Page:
Anxiety leads to procrastination, and there are fewer things worse than procrastination when it comes to personal finance. When we procrastinate, nothing happens and nothing is created. With money, we’re not working to get out of debt, and we’re not saving and investing. When we feel like we’re behind financially, it leads to anxiety, which leads to inaction, which perpetuates the vicious cycle.
Cultivating your sense of urgency and focusing on being enthusiastic about your personal finances is the proper mindset for success.
Embracing Parkinson’s Law
Have you ever known anyone who always seems to be late and running around like their hair is on fire? That person is living by pressure, not priority. In our busy lives, the key to getting everything we want done is to live by priority, not pressure. Understanding Parkinson’s Law helps to do that.
Parkinson’s Law tells us that work will expand or contract to fill the time available for its completion. To understand how it works, think about your morning routine. No doubt you get ready and do the same things every day. But what happens when you oversleep? Do you cut things out, or do you simply do all of them faster? Odds are, when confronted with a shorter deadline, you increase your sense of urgency and get everything done faster. This is true for every aspect of life.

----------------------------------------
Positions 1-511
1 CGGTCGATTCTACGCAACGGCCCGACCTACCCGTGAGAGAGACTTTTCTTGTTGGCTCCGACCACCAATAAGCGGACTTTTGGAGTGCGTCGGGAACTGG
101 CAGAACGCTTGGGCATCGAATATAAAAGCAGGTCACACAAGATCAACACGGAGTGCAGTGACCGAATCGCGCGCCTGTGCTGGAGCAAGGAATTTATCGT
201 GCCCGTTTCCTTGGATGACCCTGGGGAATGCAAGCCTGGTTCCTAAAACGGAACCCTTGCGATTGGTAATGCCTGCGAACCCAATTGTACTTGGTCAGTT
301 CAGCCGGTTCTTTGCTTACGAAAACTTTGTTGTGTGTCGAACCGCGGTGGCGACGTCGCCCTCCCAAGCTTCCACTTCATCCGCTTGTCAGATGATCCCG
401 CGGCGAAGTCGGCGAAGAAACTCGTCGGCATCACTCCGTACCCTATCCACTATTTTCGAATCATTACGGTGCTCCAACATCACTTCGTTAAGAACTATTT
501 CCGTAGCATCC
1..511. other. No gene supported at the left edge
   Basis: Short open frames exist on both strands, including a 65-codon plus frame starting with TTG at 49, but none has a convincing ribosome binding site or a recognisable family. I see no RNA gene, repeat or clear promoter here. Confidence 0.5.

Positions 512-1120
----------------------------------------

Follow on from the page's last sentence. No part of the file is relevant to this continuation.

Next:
Understanding this Law and putting it to work in your life will help you live by priority instead of pressure.
Being a good steward
When you approach your finances with a sense of urgency, it helps you to be a better steward. Knowing you don’t have money to waste, you’ll work to maximize what you spend it on.
Every time we choose to allocate money to something, we’re choosing to not allocate it somewhere else. When we’re more intentional about our financial decisions, it helps us to prioritize and make better choices.
A positive byproduct is you’ll also pay closer attention to how you’re using your other important and finite resources of time and attention.
How to do it